A senior Justin Trudeau aide has taken leave from the Prime Minister's Office to run for the Liberal nomination in the riding vacated by former immigration minister John McCallum.
Mary Ng, who served as Mr. Trudeau's director of appointments, is seeking to carry the Liberal banner in the coming by-election in Markham-Thornhill, a riding with a significant Chinese-Canadian population. Census data indicates the ethnic makeup of this Greater Toronto Area electoral district is more than 35 per cent Chinese and more than 30 per cent South Asian.
In her campaign notice, Ms. Ng highlights the PMO role she played in helping select members of Canada's Immigration and Refugee Board – which makes decisions that can affect would-be immigrants to this country. But she only did this in the Chinese-language version of the news release, saying as director of appointments in the PMO, she was responsible for matters "regarding appointing judges, heads of Crown corporations and judges of [the] Immigration and Refugee Board" to their posts.
Her English-language news release did not include this line.
Ng campaign spokeswoman Amanda Alvaro underlined that the statement about the immigration board should be read in its full context and it sought to explain what her director of appointments job entailed.
She said the Chinese-language version of the news release was written for the Chinese media, saying the English and Chinese-language releases were "intended for two different audiences."
Ms. Ng's pitch to voters leads with her public-sector experience at Queen's Park, where she worked as a civil servant and as an aide to Liberal Gerard Kennedy when he was education minister in the McGuinty government, as well as her stint as assistant to former Ryerson University president Sheldon Levy.' Her ethnic background, however, is another major selling point. Ms. Ng's campaign announcement actually highlights it, saying she "is the highest ranking Chinese-Canadian to have ever served in the Prime Minister's Office."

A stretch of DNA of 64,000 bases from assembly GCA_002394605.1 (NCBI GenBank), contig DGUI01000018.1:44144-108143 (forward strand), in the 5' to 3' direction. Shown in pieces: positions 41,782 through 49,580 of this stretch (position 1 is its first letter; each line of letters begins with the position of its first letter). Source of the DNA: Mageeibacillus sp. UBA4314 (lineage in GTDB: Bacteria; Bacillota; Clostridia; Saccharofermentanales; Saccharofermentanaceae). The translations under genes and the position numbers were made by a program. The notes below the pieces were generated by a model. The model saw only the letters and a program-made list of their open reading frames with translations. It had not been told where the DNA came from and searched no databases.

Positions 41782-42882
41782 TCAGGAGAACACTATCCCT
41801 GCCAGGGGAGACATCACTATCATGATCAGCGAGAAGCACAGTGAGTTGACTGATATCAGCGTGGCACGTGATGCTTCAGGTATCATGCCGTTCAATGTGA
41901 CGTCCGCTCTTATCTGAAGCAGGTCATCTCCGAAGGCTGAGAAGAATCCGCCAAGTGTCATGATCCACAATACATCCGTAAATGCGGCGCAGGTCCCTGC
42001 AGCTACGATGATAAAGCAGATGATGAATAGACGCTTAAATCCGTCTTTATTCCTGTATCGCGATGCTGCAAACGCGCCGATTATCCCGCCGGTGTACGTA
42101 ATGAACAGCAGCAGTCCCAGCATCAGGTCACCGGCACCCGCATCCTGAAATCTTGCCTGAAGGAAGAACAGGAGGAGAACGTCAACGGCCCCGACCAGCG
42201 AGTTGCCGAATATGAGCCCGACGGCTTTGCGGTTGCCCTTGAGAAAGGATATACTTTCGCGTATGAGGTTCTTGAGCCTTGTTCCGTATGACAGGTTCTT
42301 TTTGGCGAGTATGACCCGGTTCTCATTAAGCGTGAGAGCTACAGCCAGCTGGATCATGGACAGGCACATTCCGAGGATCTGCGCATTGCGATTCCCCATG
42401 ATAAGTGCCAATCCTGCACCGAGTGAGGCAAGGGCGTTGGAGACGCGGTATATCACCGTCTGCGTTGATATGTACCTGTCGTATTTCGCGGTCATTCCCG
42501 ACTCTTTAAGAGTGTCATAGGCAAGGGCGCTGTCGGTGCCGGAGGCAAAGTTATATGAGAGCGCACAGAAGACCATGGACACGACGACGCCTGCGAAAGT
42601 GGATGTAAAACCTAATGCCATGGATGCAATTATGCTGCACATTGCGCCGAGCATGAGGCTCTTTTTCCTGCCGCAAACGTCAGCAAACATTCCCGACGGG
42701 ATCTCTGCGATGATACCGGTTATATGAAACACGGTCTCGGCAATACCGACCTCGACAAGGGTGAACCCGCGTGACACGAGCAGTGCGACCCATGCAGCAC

The Trudeau aide also takes pains to point out she "recently accompanied and advised the Prime Minister" on his first official trip to China late last summer.
It might seem surprising that Ms. Ng, whose job is to oversee plum government appointments in Canada, should be asked to advise the government on Chinese relations.
But Mr. Trudeau's office said Wednesday that Ms. Ng's duties went beyond appointments. "Mary Ng was a member of the Prime Minister's senior staff. As is the case for all senior staff members, she acted as an adviser to the Prime Minister in addition to managing appointments," PMO spokeswoman Andrée-Lyne Hallé said. "Members of the senior staff have a wide range of expertise and as such, they travel regularly with the Prime Minister to advise him on both domestic and international issues."
Ms. Alvaro said the description of Ms. Ng in the campaign news release is well-rounded.
"There's references to a lot of what makes Mary, Mary. Her ethnicity, her 20 years experience in public service, her background in education and entrepreneurship. The fact that her parents immigrated here from Hong Kong and how she watched them struggle and eventually succeed on Canadian soil – like so many immigrant families. She has a compelling story that a lot of people can relate to," Ms. Alvaro said.
Ms. Ng has also amassed a number of written endorsements – which she has placed on her campaign website votemaryng.ca – that again underline her Chinese-Canadian background.
Ontario Member of Provincial Parliament Han Dong is quoted as saying Ms. Ng would help increase the quotient of Chinese Canadians in the Commons. "Under the Liberal tent, we have tripled the number of Chinese Canadians elected since 2014, but that does still not fairly reflect equality in our parliaments," Mr. Dong said.
Another endorsement on her website makes an erroneous claim that should Ms. Ng win the seat, she would be the "first Chinese woman member of Parliament in Ottawa." There have been a number of Chinese-Canadian members of Parliament including current MPs such as Alice Wong and Jenny Kwan from British Columbia.
With a report from Xiao Xu in Vancouver